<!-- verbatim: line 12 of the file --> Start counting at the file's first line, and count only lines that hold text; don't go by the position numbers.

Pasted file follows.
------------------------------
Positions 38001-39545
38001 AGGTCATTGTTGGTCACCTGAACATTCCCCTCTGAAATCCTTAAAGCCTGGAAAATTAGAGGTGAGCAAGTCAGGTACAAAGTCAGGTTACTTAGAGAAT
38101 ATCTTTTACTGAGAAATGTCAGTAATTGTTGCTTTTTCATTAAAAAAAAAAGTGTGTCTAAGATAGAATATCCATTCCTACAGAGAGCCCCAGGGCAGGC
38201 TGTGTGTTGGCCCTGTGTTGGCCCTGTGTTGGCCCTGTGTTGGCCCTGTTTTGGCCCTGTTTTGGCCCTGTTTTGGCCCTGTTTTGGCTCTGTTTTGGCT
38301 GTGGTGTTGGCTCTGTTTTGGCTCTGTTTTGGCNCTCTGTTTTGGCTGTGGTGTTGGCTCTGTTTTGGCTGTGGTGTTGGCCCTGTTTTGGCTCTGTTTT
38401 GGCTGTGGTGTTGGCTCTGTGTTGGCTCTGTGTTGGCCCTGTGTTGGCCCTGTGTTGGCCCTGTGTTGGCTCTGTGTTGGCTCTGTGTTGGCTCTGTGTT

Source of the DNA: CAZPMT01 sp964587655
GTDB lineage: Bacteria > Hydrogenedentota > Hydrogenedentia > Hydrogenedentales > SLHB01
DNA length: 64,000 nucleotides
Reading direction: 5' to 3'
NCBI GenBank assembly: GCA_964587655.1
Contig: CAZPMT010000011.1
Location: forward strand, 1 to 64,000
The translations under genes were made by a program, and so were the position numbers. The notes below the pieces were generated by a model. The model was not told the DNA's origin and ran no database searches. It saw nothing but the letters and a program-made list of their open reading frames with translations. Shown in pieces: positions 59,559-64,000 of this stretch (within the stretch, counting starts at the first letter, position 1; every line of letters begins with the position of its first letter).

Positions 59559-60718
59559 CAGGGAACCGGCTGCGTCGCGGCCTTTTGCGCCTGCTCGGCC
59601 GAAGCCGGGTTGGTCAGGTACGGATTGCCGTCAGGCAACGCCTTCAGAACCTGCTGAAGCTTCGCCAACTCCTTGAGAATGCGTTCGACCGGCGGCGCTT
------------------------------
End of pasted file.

Contig: CAZPMT010000011.1